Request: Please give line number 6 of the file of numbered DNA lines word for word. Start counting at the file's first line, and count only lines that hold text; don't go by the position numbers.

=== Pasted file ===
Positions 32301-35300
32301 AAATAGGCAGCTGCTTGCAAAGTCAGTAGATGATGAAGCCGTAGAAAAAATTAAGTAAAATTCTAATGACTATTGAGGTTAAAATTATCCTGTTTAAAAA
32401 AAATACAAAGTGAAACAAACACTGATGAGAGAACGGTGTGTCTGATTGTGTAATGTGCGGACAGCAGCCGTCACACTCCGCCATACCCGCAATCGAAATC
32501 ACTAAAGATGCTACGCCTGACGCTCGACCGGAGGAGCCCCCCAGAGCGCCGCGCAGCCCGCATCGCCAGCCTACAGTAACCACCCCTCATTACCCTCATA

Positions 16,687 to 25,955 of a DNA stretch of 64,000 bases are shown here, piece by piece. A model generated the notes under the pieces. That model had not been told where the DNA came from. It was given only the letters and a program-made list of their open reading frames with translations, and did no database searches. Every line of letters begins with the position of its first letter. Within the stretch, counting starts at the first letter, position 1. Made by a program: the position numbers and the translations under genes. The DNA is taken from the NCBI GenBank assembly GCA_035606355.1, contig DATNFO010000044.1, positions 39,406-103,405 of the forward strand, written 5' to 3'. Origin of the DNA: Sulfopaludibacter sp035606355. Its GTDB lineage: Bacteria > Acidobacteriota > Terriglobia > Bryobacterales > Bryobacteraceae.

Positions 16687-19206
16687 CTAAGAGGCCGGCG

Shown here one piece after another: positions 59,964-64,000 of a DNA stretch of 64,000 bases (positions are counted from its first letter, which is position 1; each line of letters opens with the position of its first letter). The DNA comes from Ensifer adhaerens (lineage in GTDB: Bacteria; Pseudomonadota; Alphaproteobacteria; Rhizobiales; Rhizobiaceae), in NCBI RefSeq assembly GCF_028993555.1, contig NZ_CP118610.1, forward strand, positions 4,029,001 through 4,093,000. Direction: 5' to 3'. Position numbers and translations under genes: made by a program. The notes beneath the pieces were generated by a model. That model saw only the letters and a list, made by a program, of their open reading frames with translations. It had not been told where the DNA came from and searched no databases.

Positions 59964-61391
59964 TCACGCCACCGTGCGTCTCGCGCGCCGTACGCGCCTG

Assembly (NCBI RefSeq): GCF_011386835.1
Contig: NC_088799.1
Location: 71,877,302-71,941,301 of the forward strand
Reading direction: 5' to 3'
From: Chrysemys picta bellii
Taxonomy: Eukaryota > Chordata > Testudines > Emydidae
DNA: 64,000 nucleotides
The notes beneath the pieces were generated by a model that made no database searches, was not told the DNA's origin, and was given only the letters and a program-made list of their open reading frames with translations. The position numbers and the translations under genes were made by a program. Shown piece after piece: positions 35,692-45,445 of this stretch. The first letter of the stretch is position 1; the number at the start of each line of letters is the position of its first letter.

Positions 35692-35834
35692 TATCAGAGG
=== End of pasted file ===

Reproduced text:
Positions 16687-19206